Frogger Returns is a $5 dollar download available in the Wii Shop Channel, and if you’re storing it on your Wii system memory, it’ll take up 203 blocks. Is it worth $5 and 203 blocks of space? Yes, yes it is.
Frogger Returns doesn’t rock the boat too much from the gameplay of the original. The goal is still the same, take the frog and avoid all the obstacles and time your jumps, to try and get to the lily pad, or this case your holding cell. It’s a very simple concept; if you’ve played Frogger then you will definitely know exactly how to play this sequel.
The graphics of Frogger Returns aren’t going to leave you breathless, but this is a five dollar download, so you probably aren’t expecting Super Mario Galaxy graphics to begin with. If you can still play the original game, then you’ll definitely have no complaints in the graphics department. For what the game is, the graphics are good enough.
Yes, the cars and enemies, they all repeat themselves, there really is no variety… but it’s a Frogger game, that’s the way it should be.
The levels look good, the obstacles all look decent enough. The only thing that really could’ve been designed to look a little better is Frogger himself. And the main menu, which is pretty terrible, but has nothing to do with gameplay.
When you download this game, it says it’s compatible with both the Wiimote and with the Classic Controller. Having spent a decent amount of time with it, I couldn’t figure out anyway to switch to the classic controller to actually get it working.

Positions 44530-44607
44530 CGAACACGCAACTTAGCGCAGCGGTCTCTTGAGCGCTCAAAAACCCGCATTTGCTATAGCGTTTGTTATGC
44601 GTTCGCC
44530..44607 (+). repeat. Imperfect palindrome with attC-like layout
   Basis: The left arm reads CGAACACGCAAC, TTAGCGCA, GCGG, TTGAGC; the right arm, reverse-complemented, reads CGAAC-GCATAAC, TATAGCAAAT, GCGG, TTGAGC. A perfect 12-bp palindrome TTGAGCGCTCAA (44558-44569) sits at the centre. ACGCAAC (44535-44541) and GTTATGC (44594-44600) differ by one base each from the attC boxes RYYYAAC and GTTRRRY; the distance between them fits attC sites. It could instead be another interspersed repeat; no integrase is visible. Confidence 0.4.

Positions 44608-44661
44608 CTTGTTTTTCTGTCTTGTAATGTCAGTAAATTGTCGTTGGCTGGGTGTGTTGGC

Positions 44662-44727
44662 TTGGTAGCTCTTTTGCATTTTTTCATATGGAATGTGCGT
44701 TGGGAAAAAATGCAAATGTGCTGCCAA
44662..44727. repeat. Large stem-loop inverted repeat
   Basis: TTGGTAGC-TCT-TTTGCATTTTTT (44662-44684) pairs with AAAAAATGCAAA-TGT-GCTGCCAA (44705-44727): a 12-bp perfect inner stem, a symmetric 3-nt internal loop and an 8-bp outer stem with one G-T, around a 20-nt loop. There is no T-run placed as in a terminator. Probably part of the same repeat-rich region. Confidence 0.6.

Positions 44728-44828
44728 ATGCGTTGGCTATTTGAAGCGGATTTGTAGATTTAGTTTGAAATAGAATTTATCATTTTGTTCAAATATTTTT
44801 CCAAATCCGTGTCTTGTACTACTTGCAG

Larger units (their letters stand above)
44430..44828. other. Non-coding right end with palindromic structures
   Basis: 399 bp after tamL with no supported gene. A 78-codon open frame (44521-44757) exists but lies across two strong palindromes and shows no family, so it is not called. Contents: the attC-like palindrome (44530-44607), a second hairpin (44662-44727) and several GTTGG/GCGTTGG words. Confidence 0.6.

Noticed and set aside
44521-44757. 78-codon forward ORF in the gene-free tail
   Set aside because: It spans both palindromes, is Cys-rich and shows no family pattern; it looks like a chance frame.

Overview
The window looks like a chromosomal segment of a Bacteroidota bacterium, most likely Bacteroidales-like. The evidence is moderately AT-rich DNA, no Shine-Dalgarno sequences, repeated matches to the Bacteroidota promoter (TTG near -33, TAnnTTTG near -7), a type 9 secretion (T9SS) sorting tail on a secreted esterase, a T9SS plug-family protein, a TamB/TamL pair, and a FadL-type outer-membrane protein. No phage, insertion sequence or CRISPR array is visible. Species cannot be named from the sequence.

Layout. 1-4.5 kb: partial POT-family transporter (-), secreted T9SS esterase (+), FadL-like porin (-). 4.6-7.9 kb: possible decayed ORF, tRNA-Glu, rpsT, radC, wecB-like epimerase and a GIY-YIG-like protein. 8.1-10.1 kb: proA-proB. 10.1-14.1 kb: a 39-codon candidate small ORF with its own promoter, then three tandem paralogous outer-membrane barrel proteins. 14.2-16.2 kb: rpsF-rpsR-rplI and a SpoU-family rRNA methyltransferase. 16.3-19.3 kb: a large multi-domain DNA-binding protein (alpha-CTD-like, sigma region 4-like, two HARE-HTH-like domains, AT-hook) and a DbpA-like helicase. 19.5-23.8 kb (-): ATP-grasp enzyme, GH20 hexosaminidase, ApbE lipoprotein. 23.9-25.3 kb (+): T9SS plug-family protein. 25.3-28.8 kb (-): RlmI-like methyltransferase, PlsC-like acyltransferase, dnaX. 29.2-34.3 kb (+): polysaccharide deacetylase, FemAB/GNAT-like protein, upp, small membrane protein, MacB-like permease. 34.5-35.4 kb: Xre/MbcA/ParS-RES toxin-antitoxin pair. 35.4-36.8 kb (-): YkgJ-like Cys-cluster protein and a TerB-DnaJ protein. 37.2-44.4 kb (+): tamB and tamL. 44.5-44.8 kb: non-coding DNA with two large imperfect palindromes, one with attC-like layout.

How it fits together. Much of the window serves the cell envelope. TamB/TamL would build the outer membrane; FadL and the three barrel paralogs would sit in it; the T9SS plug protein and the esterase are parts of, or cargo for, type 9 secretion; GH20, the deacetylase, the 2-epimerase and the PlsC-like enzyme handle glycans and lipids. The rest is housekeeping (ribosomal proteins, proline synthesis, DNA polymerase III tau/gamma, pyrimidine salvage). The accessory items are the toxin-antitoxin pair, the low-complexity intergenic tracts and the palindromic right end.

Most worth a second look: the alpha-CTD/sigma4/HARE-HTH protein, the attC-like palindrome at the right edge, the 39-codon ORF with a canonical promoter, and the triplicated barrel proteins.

I’m not saying they lied about it, but damn if I could figure out how to do it. And that’s a bummer, because I really wanted to use the classic controller with this, because of how the Wiimote is set up.
The only buttons this game requires is the D-pad, to move in four directions. But the way they have it set up, you have to point the Wiimote at the TV, where being able to turn it sideways should have at least been a choice. Moving the frog around, I felt like I was changing channels.
But the controls are definitely simple; all you have to do is watch your frog and press Up, Down, Left, Right to navigate your way through the levels without dying.
It’s so easy, a caveman could do it.
Frogger Returns is packing four single player modes, but they’re all the exact same thing, just different in how you approach it.
“Arcade” is what everyone will know; you have a few lives and a time limit to avoid all the obstacles and reach the other side, all the while seeing how high you can get your score up too. This is classic Frogger through and through.
“Time Trail” is where you forgo playing for high scores, and instead see how fast you can complete the mission and stages. Instead of counting down, the ticker is counting up. So don’t be a slow ass and take your time, this mode is all about the speed.
This mode also gives you the option of playing through any of the games four different levels. So if you get stuck on the first or second “world” in Arcade, you can play the other ones here.